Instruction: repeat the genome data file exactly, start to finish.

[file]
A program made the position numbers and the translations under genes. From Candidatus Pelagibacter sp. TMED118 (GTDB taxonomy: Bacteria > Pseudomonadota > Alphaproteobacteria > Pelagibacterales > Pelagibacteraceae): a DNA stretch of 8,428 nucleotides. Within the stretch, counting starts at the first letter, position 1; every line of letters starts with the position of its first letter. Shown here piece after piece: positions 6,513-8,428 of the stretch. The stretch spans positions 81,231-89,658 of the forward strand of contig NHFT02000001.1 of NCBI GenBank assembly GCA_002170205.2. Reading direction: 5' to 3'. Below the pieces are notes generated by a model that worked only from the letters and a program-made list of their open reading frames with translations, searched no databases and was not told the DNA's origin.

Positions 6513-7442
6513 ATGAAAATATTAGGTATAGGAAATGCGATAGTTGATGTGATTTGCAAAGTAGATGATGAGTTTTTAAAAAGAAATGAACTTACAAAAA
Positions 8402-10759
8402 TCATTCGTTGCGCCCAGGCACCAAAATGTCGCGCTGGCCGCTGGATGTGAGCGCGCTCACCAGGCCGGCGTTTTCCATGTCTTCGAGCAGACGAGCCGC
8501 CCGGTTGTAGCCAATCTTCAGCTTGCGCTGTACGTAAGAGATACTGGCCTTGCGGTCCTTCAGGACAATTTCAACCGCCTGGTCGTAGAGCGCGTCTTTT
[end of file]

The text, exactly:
A program made the position numbers and the translations under genes. From Candidatus Pelagibacter sp. TMED118 (GTDB taxonomy: Bacteria > Pseudomonadota > Alphaproteobacteria > Pelagibacterales > Pelagibacteraceae): a DNA stretch of 8,428 nucleotides. Within the stretch, counting starts at the first letter, position 1; every line of letters starts with the position of its first letter. Shown here piece after piece: positions 6,513-8,428 of the stretch. The stretch spans positions 81,231-89,658 of the forward strand of contig NHFT02000001.1 of NCBI GenBank assembly GCA_002170205.2. Reading direction: 5' to 3'. Below the pieces are notes generated by a model that worked only from the letters and a program-made list of their open reading frames with translations, searched no databases and was not told the DNA's origin.

Positions 6513-7442
6513 ATGAAAATATTAGGTATAGGAAATGCGATAGTTGATGTGATTTGCAAAGTAGATGATGAGTTTTTAAAAAGAAATGAACTTACAAAAA
Positions 8402-10759
8402 TCATTCGTTGCGCCCAGGCACCAAAATGTCGCGCTGGCCGCTGGATGTGAGCGCGCTCACCAGGCCGGCGTTTTCCATGTCTTCGAGCAGACGAGCCGC
8501 CCGGTTGTAGCCAATCTTCAGCTTGCGCTGTACGTAAGAGATACTGGCCTTGCGGTCCTTCAGGACAATTTCAACCGCCTGGTCGTAGAGCGCGTCTTTT